The random selection was carried out using a bingo machine that was prominently displayed in the lab. Bingo balls were placed on subjects’ desks with the terminal ID number on the ball. Subjects placed the balls into the bingo machine themselves at the end of the experimental session and witnessed the random selection. This was necessary to ensure complete transparency of the process. However, the choices of the subjects selected were not revealed to the other subjects as that would violate the confidentiality with respect to their earnings.
Based on the existing literature (Hardisty and Weber 2009), we first hypothesize that the domain has no impact on subjects’ intertemporal choices. This hypothesis is tested by comparing the intertemporal choices taken in the monetary domain with those taken in the environmental domain. The first hypothesis is thus formulated as follows.
Subjects’ intertemporal choices are the same across the monetary domain and the environmental domain.
In an analogous manner, we hypothesize that subjects’ risk aversion is not influenced by the domain. The second hypothesis is stated next.
Subjects’ risk aversion is the same across the monetary domain and the environmental domain.
Our last hypothesis is formulated to determine whether there exists some degree of correlation between the two decision types within a domain.
Subjects’ intertemporal choices correlate with their risk aversion within a domain.
The three hypotheses are formally tested next. Each hypothesis is matched with the corresponding result; that is, result i is a report on the test of hypothesis i.
Recall that subjects had to decide on the switching point in the 3-month delay period, the 6-month delay period, and the 12-month delay period for both the monetary and the environmental domains. Subjects that switched twice within the same time-delay period in two or more discounting tasks were taken out of the data analysis on time preferences. A total of 10 subjects were excluded leaving us with 108 observations.
We next present the switching distribution of subjects in the three delay periods in the monetary domain and in the three delay periods in the environmental domain. This information is displayed in Fig. 1. An individual with a binary choice of 1 in the monetary domain chose the larger later amount of £55 in lieu of the earlier smaller amount of £50, and an individual with a binary choice of 1 in the environmental domain chose the larger later amount of 11 plants in lieu of the earlier smaller amount of 10 plants. An individual with a binary choice of 7 in either the monetary or the environmental domain always chose the earlier smaller amount. The mean switch in the 3-month delay period (MD 3.8/ED 4.0) implies an annual discount-rate bracket between 80% and 160%. The mean switch in the 6-month delay period (MD 5.1/ED 5.3) implies an average discount-rate bracket between 80% and 200%. Finally, the mean switch in the 12-month delay period (MD 5.5/ED 5.7) implies an average discount-rate bracket between 40% and 100%.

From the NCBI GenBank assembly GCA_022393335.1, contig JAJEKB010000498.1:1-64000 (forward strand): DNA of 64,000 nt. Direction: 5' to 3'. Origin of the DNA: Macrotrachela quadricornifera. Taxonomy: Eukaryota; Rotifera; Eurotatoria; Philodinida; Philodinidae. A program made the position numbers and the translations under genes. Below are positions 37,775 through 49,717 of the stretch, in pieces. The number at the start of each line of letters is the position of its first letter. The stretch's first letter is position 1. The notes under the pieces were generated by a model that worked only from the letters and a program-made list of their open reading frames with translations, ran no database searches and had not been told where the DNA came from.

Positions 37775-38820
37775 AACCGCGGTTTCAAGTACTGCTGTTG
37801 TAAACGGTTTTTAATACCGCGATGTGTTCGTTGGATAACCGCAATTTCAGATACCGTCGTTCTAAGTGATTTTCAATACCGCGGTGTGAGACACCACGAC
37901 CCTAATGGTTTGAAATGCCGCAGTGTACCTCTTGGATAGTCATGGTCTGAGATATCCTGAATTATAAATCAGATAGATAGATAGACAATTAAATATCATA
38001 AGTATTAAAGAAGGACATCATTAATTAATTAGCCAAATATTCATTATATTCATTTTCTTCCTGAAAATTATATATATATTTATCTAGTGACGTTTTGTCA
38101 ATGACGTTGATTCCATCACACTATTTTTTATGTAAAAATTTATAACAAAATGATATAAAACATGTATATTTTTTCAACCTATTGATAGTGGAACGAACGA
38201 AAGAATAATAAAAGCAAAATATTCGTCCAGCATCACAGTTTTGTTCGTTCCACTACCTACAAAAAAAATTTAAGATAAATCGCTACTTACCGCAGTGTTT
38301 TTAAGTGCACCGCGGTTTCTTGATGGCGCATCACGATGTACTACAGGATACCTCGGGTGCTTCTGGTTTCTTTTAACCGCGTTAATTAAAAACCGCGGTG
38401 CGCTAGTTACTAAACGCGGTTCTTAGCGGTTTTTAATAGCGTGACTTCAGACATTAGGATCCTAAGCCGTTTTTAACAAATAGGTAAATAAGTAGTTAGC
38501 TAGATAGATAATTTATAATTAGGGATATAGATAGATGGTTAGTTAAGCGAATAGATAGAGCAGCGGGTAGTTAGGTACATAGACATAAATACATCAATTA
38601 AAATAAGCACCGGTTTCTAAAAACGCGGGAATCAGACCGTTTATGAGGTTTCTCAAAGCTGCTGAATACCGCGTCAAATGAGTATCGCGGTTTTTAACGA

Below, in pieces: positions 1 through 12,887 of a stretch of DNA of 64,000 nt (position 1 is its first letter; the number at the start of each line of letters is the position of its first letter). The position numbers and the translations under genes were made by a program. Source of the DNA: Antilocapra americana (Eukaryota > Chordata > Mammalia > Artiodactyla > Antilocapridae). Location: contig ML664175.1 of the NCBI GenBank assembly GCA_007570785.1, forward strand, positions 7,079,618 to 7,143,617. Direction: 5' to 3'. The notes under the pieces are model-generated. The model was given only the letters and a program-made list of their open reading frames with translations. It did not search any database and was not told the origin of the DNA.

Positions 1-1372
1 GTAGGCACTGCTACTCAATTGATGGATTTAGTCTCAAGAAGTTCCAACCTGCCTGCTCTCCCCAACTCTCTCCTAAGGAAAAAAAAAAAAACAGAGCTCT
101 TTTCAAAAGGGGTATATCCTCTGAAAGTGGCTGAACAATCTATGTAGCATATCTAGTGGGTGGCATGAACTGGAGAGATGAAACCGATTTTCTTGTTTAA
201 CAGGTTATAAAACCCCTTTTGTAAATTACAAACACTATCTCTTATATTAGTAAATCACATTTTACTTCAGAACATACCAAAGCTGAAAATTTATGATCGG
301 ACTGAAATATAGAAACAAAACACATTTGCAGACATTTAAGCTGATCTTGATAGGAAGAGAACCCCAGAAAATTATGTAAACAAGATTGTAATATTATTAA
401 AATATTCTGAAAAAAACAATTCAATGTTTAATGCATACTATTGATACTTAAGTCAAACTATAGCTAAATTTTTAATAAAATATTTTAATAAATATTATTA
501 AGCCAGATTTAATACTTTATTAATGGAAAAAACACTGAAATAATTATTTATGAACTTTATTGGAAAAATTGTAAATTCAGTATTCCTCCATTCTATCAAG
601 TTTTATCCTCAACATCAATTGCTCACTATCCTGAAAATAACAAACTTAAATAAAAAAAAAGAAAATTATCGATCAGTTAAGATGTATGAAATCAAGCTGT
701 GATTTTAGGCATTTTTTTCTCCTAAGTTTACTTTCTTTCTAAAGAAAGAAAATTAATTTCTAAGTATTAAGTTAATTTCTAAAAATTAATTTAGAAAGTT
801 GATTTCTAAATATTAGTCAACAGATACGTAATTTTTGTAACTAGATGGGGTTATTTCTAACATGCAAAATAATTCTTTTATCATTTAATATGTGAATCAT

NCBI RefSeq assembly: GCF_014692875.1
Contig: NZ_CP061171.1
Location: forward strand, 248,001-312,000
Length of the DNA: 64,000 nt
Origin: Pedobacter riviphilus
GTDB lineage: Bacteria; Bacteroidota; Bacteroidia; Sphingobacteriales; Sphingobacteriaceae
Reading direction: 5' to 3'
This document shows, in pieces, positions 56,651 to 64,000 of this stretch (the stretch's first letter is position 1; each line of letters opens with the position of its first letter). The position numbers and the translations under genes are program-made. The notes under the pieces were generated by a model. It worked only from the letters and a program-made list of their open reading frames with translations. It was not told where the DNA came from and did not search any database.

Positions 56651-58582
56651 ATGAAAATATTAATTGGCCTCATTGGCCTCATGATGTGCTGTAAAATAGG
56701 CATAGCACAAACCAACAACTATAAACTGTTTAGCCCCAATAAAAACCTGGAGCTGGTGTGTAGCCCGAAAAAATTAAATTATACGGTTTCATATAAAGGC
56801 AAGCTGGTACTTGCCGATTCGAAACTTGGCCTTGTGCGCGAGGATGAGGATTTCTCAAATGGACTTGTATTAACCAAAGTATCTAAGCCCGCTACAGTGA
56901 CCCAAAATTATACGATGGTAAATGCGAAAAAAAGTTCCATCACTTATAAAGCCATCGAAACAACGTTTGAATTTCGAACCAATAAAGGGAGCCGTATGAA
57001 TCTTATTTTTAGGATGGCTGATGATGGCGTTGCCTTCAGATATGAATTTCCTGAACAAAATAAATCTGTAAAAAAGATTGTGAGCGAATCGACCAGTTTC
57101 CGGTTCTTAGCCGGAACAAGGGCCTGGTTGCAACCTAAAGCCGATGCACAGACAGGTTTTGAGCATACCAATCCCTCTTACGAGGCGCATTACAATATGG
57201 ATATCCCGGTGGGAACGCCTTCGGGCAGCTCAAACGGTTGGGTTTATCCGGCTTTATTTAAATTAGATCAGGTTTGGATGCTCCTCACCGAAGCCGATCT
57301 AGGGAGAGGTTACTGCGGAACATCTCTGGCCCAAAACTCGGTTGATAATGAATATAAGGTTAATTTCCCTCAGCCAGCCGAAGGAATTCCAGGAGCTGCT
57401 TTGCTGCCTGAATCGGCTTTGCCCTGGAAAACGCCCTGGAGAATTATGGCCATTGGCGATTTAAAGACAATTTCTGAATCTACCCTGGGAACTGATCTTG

We next allocate subjects into three categories based on their discounting behavior in the monetary domain and the environmental domain while controlling for the time delay. More specifically, we provide the frequency and percentage of subjects that exhibited one of the three discounting patterns: (i) constant discounting across domains, (ii) higher discounting in the environmental domain, and (iii) lower discounting in the environmental domain. The findings are displayed in Table 5. Over the three time-delay periods, on average, the number of subjects that exhibited a constant discounting behavior across the two domains was 30%. Forty percent of the subjects exhibited a higher discount rate in the environmental domain, and 30% of the subjects exhibited a lower discount rate in the environmental domain.
In the tests on risk aversion, subjects were given five gambles to choose from, where each gamble featured two possible outcomes: Outcome X with 50% likelihood and Outcome Y with 50% likelihood. The gambles started at a non-degenerate gamble and moved to degenerate gambles of increasing variance and expected payoffs. In the Monetary Risk Aversion Test (MRAT), 18% of subjects chose the non-degenerate gamble, 59% of subjects chose one of the next two gambles, while the remaining 23% chose one of the last two gambles. In the Environmental Risk Aversion Test (ERAT), 28% of subjects chose the non-degenerate gamble, 54% of subjects chose one of the next two gambles, and the remaining 18% chose one of the last two gambles. The relative frequency of subjects’ gambles across the MRAT and ERAT is displayed in Fig. 2.
Cognitive Reflection Test (CRT) & Questionnaire (Q)
The Cognitive Reflection Test (CRT) aims to measure subjects’ reflective ability. The test requires subjects to answer three questions, where each question has 4 possible answers. The CRT score consists of one positive point for every correct answer given. The score therefore ranges from 0 to 3. Thirty-four percent of the subjects answered all three questions correctly, while 18% of subjects got all three questions wrong. The spread of scores suggests a dispersion of reflective ability amongst subjects. The distribution for the CRT is shown in Fig. 3.